Friday, February 26, 2016

Childcare, Hoo Dilly

I had no idea how much it cost to pay someone else to look after your kid. I guess Pickle's initial babysitters were super expensive (NICU nurses!) - the first several weeks of her life cost $10,000 per day in medical care and expertise. But aside from that, we've never paid money to have anyone care for our children - it's been us or it's been family. No money has changed hands.

So when I started looking at going back to work, I was a bit apprehensive - I knew that Minnesota has a reputation for being a very expensive state for childcare but when I added it up, I can't figure out how it works for so many families.

In-home daycares in our area run about $160 per week, per kid (~$17,000 per year). This is by far the cheapest option (aside from having a grandparent watch them for free, I guess, which we don't have as an option for full-time care). In-home daycares have the advantage of a home-based environment, a smaller number of kids (the max at the places I looked at was 10-12 of varying ages, and most places didn't operate at the max), and hopefully a long-term stable caretaker. The cons, for me, included having a single adult watching multiple children of varying ages with no one to check their behavior or give them a break, and often one or more of those kids was the caregiver's own child. Every place I visited either had a TV on in the background while I was there, or used the television to distract the other kids while I talked with the provider. None of the in-home daycares are allowed to transport kids in a vehicle, and I know how challenging it is to walk even two kids to the playground so I can't imagine that they get to go very often. It's a smaller number of kids than a daycare center, but it's still multiple kids and so there's an increased risk of sharing germs, plus the different ages were a concern for me. Pickle is very tiny and cute, and seems to get "adopted" by other children - I've discovered children younger than her picking her up and carrying her around, for example. She's not able to defend herself physically and freezes instead of telling the other kids no, so I wanted to avoid a situation where older children might be bullying or even just aggressively friendly towards her. I also didn't find a lot of places that had openings for my kids' ages - they are limited to how many children in certain age ranges they can take and most places could take one but not the other. I didn't want to deal with multiple care places for sure.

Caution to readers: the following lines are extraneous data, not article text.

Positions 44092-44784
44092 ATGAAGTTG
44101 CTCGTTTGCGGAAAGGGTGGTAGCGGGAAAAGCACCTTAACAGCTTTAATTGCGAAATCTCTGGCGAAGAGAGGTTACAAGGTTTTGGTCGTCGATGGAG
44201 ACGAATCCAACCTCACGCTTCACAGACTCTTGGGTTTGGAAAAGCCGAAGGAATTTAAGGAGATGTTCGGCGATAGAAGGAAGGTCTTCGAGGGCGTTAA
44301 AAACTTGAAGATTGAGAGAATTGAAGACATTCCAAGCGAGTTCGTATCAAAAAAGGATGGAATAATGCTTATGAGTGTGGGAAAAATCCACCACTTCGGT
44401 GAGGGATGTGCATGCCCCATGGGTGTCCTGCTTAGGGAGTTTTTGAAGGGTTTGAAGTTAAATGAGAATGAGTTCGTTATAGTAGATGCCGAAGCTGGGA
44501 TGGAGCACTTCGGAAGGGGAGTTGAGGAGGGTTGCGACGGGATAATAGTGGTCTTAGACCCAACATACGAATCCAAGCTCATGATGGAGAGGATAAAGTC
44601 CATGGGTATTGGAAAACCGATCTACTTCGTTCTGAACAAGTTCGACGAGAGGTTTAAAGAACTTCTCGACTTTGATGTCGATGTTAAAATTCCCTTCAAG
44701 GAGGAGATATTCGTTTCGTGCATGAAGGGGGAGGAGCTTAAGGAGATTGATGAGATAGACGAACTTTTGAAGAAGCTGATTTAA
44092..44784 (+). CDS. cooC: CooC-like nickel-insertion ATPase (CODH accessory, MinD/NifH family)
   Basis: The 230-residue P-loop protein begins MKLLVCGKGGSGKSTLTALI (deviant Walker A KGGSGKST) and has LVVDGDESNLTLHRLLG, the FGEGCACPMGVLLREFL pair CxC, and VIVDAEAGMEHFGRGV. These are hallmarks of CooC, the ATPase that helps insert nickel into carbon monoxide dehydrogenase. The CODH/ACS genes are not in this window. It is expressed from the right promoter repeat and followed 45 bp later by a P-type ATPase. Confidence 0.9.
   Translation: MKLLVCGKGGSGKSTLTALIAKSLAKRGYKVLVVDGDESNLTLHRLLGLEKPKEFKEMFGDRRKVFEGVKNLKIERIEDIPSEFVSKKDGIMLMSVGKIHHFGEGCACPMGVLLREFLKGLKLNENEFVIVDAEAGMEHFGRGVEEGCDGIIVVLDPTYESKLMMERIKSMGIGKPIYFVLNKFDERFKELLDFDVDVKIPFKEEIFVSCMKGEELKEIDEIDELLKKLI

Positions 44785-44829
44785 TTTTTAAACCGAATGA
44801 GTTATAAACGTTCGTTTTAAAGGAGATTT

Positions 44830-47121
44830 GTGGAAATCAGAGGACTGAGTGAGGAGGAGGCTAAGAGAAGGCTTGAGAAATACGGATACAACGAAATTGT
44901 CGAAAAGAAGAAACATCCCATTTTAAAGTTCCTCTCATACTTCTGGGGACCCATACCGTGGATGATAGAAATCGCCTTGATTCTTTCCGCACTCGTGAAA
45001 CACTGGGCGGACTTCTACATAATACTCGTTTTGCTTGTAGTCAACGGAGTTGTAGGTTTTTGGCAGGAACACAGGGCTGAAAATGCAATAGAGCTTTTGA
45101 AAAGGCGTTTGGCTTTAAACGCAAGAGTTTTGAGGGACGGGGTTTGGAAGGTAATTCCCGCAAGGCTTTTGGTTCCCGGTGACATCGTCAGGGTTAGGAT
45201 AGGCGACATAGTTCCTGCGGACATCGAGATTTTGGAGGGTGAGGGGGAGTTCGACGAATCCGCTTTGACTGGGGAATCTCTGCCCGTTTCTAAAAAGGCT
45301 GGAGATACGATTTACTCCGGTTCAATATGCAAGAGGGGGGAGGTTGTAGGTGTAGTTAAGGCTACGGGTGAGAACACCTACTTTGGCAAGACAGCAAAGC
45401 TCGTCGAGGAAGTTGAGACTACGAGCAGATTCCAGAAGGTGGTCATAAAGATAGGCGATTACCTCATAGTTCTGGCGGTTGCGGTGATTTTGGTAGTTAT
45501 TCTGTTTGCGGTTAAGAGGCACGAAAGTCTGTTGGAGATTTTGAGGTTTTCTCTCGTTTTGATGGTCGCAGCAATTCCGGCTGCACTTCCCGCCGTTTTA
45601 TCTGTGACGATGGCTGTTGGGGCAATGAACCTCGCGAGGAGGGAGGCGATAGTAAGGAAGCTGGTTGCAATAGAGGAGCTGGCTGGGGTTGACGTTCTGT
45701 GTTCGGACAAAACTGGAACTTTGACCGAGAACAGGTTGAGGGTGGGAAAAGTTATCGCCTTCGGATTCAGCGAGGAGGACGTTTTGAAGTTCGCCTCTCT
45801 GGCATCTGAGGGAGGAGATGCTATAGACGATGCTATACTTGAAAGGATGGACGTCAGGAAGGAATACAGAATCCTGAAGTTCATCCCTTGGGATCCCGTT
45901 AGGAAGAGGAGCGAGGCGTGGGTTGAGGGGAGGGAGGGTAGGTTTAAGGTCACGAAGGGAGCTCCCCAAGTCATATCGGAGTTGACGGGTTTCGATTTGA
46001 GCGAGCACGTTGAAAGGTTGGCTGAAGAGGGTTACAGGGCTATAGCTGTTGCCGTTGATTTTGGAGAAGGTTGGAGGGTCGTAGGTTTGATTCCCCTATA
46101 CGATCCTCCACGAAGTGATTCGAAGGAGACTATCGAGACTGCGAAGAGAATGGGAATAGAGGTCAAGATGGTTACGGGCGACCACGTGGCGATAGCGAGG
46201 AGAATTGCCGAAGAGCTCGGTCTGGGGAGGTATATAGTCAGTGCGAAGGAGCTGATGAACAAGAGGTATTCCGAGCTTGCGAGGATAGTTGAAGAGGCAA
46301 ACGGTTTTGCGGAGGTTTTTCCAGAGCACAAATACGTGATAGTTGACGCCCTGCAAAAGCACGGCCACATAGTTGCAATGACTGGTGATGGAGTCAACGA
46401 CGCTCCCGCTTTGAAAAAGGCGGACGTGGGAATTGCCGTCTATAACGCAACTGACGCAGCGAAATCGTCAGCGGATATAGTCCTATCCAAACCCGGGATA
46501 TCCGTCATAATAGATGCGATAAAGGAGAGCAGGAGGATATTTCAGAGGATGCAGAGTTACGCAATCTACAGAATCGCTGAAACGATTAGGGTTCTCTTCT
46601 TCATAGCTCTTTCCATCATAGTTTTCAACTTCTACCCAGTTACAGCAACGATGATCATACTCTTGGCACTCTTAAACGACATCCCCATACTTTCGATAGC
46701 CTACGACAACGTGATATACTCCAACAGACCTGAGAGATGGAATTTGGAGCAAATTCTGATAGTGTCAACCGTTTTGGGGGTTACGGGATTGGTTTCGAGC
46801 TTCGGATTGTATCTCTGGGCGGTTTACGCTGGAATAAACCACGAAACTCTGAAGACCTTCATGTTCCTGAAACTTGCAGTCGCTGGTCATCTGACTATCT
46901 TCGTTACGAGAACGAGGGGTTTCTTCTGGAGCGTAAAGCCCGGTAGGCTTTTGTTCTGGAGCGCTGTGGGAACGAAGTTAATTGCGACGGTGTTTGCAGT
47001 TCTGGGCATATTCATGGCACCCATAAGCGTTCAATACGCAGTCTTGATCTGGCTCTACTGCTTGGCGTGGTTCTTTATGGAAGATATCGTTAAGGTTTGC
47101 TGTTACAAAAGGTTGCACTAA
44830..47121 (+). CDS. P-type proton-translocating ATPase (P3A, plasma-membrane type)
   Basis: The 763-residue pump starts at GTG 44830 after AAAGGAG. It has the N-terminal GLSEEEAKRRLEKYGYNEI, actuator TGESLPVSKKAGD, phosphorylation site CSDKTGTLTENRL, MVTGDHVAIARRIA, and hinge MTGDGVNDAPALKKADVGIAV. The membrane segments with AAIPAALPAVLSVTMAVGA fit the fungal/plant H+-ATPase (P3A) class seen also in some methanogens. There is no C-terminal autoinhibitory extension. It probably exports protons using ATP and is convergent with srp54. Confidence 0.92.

Daycare centers range from $2100-$3400 a month for both kids in our area. I liked having only kids of the same age in the same room, and all the centers that I saw had educational requirements for their teachers, safety protocols, varied menus with on-site kitchens, secure facilities with attached, dedicated playgrounds, and a staff schedule so that people could be given breaks. My big concern with daycare was illness - they are germ farms and I knew that we'd likely be sick a lot if they kids went there. At $25,000-40,800, the annual cost of daycare is pretty close to or below the net take-home pay of the jobs I've had and expected to receive upon going back to work. So it makes it a wash or worse for me to go back to work.

Nannies are even more expensive - $600-700 a week for their pay on the low end, plus additional fees as an employer - 7.5% FICA taxes, time and a half for anything over 40 hours a week, mileage reimbursement if they drive the kids anywhere, worker's compensation insurance plus potential insurance increases to our homeowner's policy, payroll fees if we use a service, and placement fees if we use a nanny agency. Paying $40,000+ a year for childcare seems pretty certain with a nanny, so I'd need to earn a lot more than I was expecting to in order to cover that cost.

Looking back on the options now, I'm not sure why I didn't do more research into home daycares. It's true that I didn't get a great feeling from the ones I visited but since these businesses are operated out of people's homes, it's pretty clear that each one is different and I might have found the right fit if I'd kept looking. As it was, we've wound up dipping our toes into both of the other options - Pickle and Baby Bear were in a daycare center for six weeks and are now home with a nanny. There were a lot of things I liked about daycare, but ultimately the dealbreaker for us was illness. We were sick - SO SICK - for all six of those weeks, and we were miserable. We probably could have stuck it out, but Pickle lost 10% of her body weight, which is the hard limit in terms of what she can safely lose at her size, so we just couldn't do it anymore. Since being home and getting well, she has started incrementally gaining again, so it was the right move.

Having a nanny is a little weird for me - I'm an employer! - but also great. The first day, I came home and the house was cleaner than it was when I left and both kids were eating dinner and there was something for me to eat too. I had hardly anything to do after putting the kids to bed and it was wonderful! It's the most expensive option for childcare right now, but you know, bargain-basement prices for the person taking care of my kids is not really in their best interest. In addition, I'm delighted to be in a job where I am paid well enough to pass it along to another person in the form of a living wage.

More soon about how we found a nanny and all the financial details of that!


1 comment:

  1. Look forward to hearing more - assume you have a nanny and not a live-in au pair? (Was at a lunch once when older women were discussing this - they reckoned au pairs were not that expensive even if you have to feed them, I presume that you're housing them so you wind up paying them less. No idea if that's true)

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